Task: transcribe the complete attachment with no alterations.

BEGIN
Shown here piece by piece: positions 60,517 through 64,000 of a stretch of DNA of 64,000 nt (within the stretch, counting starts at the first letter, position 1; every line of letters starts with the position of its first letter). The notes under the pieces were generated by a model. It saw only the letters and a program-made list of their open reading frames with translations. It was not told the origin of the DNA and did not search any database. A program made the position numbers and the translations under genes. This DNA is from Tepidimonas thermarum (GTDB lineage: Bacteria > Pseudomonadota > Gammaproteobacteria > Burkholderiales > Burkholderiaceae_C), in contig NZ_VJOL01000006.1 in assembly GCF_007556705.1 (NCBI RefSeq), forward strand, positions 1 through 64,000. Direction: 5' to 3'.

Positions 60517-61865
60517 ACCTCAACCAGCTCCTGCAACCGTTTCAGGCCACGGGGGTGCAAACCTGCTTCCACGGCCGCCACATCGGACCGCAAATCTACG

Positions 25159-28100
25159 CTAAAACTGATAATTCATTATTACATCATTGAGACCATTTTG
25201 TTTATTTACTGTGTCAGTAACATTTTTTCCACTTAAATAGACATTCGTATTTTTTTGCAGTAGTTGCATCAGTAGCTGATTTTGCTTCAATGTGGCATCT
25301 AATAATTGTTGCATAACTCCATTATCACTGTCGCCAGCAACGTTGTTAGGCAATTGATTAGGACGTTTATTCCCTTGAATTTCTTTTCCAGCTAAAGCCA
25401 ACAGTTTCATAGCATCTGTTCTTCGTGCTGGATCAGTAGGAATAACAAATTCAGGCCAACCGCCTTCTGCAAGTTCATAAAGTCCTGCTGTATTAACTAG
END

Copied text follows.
Shown here piece by piece: positions 60,517 through 64,000 of a stretch of DNA of 64,000 nt (within the stretch, counting starts at the first letter, position 1; every line of letters starts with the position of its first letter). The notes under the pieces were generated by a model. It saw only the letters and a program-made list of their open reading frames with translations. It was not told the origin of the DNA and did not search any database. A program made the position numbers and the translations under genes. This DNA is from Tepidimonas thermarum (GTDB lineage: Bacteria > Pseudomonadota > Gammaproteobacteria > Burkholderiales > Burkholderiaceae_C), in contig NZ_VJOL01000006.1 in assembly GCF_007556705.1 (NCBI RefSeq), forward strand, positions 1 through 64,000. Direction: 5' to 3'.

Positions 60517-61865
60517 ACCTCAACCAGCTCCTGCAACCGTTTCAGGCCACGGGGGTGCAAACCTGCTTCCACGGCCGCCACATCGGACCGCAAATCTACG

Positions 25159-28100
25159 CTAAAACTGATAATTCATTATTACATCATTGAGACCATTTTG
25201 TTTATTTACTGTGTCAGTAACATTTTTTCCACTTAAATAGACATTCGTATTTTTTTGCAGTAGTTGCATCAGTAGCTGATTTTGCTTCAATGTGGCATCT
25301 AATAATTGTTGCATAACTCCATTATCACTGTCGCCAGCAACGTTGTTAGGCAATTGATTAGGACGTTTATTCCCTTGAATTTCTTTTCCAGCTAAAGCCA
25401 ACAGTTTCATAGCATCTGTTCTTCGTGCTGGATCAGTAGGAATAACAAATTCAGGCCAACCGCCTTCTGCAAGTTCATAAAGTCCTGCTGTATTAACTAG